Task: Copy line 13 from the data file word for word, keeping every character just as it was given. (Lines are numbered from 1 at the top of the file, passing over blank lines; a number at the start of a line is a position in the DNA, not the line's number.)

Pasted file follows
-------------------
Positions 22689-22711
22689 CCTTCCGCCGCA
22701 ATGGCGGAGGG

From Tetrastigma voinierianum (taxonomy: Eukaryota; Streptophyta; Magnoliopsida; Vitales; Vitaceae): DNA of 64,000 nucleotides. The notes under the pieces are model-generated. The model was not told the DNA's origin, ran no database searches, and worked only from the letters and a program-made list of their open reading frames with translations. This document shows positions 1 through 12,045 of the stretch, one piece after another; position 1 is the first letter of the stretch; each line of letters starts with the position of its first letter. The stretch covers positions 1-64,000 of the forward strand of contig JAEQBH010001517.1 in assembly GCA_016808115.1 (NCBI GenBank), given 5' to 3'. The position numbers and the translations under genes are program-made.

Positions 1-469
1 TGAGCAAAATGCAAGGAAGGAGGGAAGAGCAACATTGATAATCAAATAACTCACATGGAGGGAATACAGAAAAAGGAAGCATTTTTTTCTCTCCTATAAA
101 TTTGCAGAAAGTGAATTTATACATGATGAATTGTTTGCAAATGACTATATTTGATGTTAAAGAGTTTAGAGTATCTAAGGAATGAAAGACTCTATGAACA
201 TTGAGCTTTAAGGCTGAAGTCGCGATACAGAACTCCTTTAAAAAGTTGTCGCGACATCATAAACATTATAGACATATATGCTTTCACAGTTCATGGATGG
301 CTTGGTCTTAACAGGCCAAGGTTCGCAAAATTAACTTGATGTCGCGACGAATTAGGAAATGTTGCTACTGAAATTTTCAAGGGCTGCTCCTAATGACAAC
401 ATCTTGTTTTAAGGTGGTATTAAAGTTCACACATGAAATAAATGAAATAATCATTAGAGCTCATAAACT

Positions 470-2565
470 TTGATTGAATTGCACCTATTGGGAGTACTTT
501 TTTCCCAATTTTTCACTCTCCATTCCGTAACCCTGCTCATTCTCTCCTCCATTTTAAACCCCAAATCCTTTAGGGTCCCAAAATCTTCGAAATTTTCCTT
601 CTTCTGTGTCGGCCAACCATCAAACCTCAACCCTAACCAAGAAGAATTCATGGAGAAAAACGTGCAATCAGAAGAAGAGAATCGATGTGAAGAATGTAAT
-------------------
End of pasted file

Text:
501 TTTCCCAATTTTTCACTCTCCATTCCGTAACCCTGCTCATTCTCTCCTCCATTTTAAACCCCAAATCCTTTAGGGTCCCAAAATCTTCGAAATTTTCCTT